New renderings of 420 Kent Avenue, the Williamsburg waterfront development located just south of the Williamsburg Bridge, offer a first peek at the building’s amenity package as the project enters its final phase of construction. Set to open for leasing in August, residents will have access to more than 25,000 square feet of indoor amenities, in addition to 80,000 square feet of outdoor space—including an outdoor pool and a 400-foot-long waterfront esplanade—and 20,000 square feet of retail space. The development’s public esplanade will link the entire Brooklyn waterfront and is set to officially open on July 4th—just in time to give Williamsburg residents a front-row seat to the Macy’s Fireworks Show on the East River.
Just 35 minutes from Manhattan, one of Frank Lloyd Wright’s three remaining New Jersey homes just hit the market for $1.2 million. The three-bedroom, two-bathroom property in charming Glen Ridge is a stunning example of the architect’s midcentury Usonian style of flat-roofed, streamlined homes made of natural materials and incorporating many connections to the outside. Built out of cypress wood, brick, and glass, the home is notable for its hexagonal floor plan formed entirely by 60 or 120-degree angles with not a single right angle.
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The restored Belvedere, courtesy of the Central Park Conservancy
After a 15-month, $12 million restoration and repair project, the Belvedere will reopen to the public on Friday, June 28th. In anticipation, the Central Park Conservancy today opened the historic structure to press, revealing its restored facade, expansive views through new clear-pane-glass windows, new mechanical and utility systems, and a recreation of a wooden tower that was part of Olmsted and Vaux’s original plan 150 years ago. Though many New Yorkers refer to the site as Belvedere Castle, “Belvedere” actually means “beautiful view” in Italian and refers to the vistas from the second-highest point in Central Park. Belvedere receives approximately one million visitors each year, and starting this month, they will also be able to see the Castle illuminated at night, as the landmark will be lit for the first time ever.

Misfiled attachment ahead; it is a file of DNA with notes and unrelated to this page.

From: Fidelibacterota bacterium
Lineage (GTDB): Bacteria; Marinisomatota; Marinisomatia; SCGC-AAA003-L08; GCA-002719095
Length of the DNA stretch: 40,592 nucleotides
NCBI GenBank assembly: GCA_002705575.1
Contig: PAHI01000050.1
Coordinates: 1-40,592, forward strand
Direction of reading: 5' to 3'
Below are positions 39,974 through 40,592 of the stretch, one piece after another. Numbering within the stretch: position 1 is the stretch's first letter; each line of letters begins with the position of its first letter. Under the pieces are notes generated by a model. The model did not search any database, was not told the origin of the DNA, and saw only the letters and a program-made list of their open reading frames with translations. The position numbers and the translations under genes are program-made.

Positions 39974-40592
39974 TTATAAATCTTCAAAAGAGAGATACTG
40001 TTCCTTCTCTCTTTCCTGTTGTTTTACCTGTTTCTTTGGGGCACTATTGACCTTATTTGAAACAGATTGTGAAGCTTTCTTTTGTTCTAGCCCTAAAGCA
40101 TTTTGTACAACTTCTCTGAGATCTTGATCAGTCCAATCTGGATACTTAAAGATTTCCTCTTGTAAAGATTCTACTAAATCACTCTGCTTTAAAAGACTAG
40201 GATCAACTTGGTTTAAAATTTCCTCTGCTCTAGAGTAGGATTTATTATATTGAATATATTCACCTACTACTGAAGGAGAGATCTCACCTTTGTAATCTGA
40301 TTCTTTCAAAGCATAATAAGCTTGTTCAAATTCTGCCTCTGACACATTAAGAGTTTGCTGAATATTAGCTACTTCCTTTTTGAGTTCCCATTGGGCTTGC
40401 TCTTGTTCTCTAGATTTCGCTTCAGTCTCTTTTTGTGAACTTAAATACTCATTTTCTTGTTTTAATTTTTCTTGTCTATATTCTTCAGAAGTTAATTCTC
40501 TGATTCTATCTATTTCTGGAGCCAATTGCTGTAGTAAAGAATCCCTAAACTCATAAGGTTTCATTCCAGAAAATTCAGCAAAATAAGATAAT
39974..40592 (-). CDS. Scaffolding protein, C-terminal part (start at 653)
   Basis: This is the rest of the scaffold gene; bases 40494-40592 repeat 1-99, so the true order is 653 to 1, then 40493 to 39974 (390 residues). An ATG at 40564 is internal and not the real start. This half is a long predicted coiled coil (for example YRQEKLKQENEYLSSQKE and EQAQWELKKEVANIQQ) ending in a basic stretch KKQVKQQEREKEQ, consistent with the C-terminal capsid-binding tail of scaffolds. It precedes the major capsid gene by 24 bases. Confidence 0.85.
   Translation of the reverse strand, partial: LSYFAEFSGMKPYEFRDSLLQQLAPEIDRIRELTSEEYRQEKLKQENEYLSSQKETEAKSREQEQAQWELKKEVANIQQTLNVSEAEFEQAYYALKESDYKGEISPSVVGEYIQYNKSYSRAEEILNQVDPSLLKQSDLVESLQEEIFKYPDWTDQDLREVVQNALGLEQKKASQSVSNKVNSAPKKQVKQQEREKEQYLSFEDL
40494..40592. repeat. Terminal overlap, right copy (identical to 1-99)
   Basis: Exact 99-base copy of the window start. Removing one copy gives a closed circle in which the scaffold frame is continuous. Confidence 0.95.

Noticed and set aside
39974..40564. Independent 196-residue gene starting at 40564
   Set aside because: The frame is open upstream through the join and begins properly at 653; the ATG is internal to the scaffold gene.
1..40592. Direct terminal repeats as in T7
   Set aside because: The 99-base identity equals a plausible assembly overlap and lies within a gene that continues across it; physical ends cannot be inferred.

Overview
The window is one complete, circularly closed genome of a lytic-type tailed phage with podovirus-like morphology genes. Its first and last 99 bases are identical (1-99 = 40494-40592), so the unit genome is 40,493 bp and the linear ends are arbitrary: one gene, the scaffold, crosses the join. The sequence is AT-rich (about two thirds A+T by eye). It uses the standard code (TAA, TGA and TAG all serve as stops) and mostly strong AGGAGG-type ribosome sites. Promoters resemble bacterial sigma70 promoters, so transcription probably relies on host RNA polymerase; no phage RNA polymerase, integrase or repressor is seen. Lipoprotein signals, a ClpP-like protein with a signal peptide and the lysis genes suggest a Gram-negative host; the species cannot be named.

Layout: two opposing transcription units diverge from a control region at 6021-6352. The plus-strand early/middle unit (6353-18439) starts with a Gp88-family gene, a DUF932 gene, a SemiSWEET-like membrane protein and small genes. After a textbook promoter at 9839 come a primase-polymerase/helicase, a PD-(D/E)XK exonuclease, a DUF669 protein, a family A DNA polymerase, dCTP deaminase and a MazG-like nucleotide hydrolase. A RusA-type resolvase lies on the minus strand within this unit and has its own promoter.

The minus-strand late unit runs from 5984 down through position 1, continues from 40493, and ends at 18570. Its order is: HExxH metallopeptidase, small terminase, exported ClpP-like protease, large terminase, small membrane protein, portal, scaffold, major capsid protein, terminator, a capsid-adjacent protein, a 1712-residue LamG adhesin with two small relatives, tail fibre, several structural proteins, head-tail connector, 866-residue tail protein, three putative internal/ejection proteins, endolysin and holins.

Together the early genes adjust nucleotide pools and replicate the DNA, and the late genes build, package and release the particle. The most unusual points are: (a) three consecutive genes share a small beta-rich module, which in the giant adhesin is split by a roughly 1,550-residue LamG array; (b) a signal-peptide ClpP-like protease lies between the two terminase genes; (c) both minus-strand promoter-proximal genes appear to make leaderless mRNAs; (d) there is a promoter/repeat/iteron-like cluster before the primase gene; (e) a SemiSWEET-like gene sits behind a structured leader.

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Images by QuallsBenson
A 15,000-square-foot park—the latest component of Essex Crossing to open to the public—is now complete on the Lower East Side, right in time for summer. Designed by landscape architecture firm West 8 (best known for designing the Hills at Governors Island), the park is a welcome addition to the neighborhood, where the ambitious Essex Crossing project is still in full swing, with seven of its nine sites now open or under construction.
A rendering of the front façade of the Gilder Center (L) by Studio Gang, 2019; Center interior (R) by MIR and Studio Gang, 2019.
Following delays caused by a lawsuit aimed at protecting the adjacent, city-owned Theodore Roosevelt Park, a groundbreaking ceremony on June 12 officially kicked off construction of the American Museum of Natural History’s new Richard Gilder Center for Science, Education, and Innovation. Designed by architect Jeanne Gang—who was initially brought on board the project seven years ago—the $383 million Center will add new galleries, classrooms, a theatre, and an expanded library while linking 10 museum buildings for better circulation throughout the campus. Originally slated to open in 2020, the construction process is expected to last three years.